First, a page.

The slack in the global economy (an excess supply of goods and services), originally caused by globalization and increased use of technology and then magnified by the pandemic, has meant inflation remains low for now despite the dramatic increase in money supply.

What would the Fed do if inflation began to rise, given its stated policy of keeping interest rates low?

There is historical precedent for high government debt, high inflation, and low interest rates. In the 1940’s, the Federal Reserve acted to control interest rates, a concept known as yield curve control (YCC), and inflation skyrocketed. The chart below shows a consistent 2.5% 10-year bond yield (controlled by Fed bond purchases), while inflation fluctuated. This policy negatively affected the purchasing power of U.S. citizens.

To provide perspective, after WWII, broad liquidity measures rose 65% above trend compared to 22% today. So, while liquidity growth today stands out relative to the last few business cycles, it has not neared the extremes of the post WWII period.

Alternatives to holding U.S. dollars

Bitcoin has seen a significant rise in investor interest and its value relative to the U.S. dollar. We can point to a number of ways investors look at using Bitcoin:

  • As a store of value due to concerns about inflation and the purchasing power of the U.S. dollar
  • As an alternative to gold for millennials who are attracted to its digital nature
  • As a payment alternative for purchasing goods - increasing numbers of companies now accept Bitcoin
  • For retail speculation

Many have predicted (and we would agree) in the next decade, there will be a redesign of world currency systems. Although we think the new money will likely be a digital bearer system, we don’t think Bitcoin will be the ultimate answer.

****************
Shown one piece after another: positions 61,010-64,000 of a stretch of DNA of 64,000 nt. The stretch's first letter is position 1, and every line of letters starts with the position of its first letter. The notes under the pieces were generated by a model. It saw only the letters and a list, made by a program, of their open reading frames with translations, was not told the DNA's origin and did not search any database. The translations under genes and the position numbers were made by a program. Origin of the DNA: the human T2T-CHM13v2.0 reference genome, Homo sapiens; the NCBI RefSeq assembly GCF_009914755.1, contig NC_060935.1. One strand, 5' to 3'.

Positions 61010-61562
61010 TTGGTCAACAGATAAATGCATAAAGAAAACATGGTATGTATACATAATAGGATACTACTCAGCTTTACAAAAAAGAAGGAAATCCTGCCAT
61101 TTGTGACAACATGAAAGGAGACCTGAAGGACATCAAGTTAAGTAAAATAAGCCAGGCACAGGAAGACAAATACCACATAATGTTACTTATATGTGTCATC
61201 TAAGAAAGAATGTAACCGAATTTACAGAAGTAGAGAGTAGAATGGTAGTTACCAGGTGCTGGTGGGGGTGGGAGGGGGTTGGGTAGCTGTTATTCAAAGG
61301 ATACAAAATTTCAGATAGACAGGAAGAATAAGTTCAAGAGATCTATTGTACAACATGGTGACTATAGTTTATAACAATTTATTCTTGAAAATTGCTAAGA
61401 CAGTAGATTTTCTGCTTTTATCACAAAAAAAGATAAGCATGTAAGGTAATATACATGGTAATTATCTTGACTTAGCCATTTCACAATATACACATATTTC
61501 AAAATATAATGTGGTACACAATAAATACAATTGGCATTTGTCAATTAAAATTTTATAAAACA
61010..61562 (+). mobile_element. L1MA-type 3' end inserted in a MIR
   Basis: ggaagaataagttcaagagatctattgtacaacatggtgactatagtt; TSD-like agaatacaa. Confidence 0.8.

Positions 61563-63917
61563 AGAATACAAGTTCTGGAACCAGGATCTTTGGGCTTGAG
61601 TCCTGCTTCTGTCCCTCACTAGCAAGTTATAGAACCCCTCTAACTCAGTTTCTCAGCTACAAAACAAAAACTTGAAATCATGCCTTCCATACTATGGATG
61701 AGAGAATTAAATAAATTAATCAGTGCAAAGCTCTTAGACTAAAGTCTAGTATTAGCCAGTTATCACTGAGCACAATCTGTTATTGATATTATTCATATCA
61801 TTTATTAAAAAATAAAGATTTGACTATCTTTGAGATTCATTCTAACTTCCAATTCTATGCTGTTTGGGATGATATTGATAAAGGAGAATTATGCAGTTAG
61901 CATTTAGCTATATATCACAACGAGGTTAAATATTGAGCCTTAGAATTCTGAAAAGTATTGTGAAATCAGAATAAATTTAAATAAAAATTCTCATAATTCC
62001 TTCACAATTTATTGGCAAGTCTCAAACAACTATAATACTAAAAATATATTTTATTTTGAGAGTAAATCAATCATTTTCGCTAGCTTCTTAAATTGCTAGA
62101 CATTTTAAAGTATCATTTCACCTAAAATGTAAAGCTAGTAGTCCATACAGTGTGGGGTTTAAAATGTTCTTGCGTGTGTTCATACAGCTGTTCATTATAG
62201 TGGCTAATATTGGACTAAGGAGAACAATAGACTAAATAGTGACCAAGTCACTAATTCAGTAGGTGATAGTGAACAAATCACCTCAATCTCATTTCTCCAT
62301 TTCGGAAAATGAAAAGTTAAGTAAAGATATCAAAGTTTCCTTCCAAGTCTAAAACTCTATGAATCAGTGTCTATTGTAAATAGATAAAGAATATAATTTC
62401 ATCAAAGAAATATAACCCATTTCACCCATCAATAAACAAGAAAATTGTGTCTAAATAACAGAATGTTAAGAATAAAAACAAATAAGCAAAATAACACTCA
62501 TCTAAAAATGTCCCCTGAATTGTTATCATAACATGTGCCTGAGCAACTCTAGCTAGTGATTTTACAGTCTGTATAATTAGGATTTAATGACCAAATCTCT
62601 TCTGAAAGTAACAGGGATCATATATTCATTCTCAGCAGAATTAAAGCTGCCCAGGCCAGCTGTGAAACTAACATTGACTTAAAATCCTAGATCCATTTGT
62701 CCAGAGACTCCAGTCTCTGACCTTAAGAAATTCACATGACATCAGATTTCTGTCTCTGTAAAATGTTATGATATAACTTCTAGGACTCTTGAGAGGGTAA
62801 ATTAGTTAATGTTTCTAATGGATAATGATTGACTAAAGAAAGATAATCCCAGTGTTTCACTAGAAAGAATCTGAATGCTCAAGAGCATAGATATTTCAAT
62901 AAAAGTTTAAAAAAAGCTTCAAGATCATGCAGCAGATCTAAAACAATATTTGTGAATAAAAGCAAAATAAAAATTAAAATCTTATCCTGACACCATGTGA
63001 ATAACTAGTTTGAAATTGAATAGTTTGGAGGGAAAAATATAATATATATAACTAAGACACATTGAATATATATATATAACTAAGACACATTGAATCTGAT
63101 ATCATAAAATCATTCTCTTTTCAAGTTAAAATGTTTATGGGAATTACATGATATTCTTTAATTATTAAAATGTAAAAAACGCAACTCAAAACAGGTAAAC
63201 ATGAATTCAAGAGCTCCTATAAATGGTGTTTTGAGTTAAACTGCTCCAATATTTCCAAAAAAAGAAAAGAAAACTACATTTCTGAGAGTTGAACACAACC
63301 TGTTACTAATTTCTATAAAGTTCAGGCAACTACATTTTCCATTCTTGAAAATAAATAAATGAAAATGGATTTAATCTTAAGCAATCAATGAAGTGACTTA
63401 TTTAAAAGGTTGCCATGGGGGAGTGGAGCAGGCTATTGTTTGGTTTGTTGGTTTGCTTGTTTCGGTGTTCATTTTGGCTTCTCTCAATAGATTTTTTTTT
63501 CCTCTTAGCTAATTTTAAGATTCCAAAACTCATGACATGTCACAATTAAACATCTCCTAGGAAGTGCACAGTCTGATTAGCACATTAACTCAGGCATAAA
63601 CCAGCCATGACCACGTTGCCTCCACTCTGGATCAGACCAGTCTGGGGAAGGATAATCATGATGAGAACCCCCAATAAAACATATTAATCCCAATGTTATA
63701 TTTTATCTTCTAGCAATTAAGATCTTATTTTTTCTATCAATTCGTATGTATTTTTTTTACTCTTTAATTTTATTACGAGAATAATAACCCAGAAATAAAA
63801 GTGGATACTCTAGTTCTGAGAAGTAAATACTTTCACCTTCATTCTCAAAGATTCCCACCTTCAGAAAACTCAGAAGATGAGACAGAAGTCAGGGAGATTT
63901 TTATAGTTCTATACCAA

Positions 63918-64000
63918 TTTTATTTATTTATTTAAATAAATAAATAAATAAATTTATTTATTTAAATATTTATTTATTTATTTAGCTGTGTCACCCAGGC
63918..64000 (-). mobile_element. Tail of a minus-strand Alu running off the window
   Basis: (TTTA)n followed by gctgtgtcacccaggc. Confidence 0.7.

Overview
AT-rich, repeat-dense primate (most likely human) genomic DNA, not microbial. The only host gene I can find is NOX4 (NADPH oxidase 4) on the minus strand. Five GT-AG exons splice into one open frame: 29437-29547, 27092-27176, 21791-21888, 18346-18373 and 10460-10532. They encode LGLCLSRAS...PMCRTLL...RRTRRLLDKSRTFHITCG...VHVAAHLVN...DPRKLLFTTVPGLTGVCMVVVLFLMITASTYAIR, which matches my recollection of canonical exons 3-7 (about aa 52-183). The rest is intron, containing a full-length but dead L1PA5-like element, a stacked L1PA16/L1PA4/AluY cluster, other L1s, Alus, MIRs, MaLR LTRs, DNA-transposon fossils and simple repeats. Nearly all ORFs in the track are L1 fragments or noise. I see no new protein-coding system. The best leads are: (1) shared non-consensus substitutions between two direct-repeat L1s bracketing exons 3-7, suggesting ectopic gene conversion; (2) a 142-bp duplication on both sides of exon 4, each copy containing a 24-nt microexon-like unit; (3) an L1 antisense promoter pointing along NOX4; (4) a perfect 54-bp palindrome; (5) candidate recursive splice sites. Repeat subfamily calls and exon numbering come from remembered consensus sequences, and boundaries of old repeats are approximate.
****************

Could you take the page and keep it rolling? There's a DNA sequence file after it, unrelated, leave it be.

“The history of financial markets is the history of bubbles,” said James Angel, Georgetown University finance professor. He notes that authorities could move to crimp the bitcoin rally if they start to get worried that it’s becoming a threat. “Almost everybody who tries to start their own money does so in competition with a national currency, and it usually gets shoved aside by regulators.”

High equity and bond prices

With all the money that the Federal Reserve is putting into the system, there are bound to be excesses. While many are concerned about bubbles in the stock market, the bond market also has risks and is unlikely to protect against equity sell offs the way it has in the past. Jeff Gundlach published the following chart:

We think bonds will provide less of a buffer in the future given 1% yields and the Fed’s stated commitment to inflation.

Going forward

In June of 2020, we believed it made sense to consider the following:

  • Higher equity allocations
  • Smaller, lower duration fixed income allocations, with a dose TIPs
  • A good helping of gold, and
  • A dash of real assets and Emerging Market companies

As we look to 2021, our views remain the same, but with an increased emphasis on equities outside the U.S., particularly emerging markets.

Hopefully you haven’t survived the challenges of the pandemic only to be done in by our dense missive.

We remain focused on the long term, guiding your portfolio to meet your goals with an eye on approaching inclement weather. Please call us with any questions, we are here to help.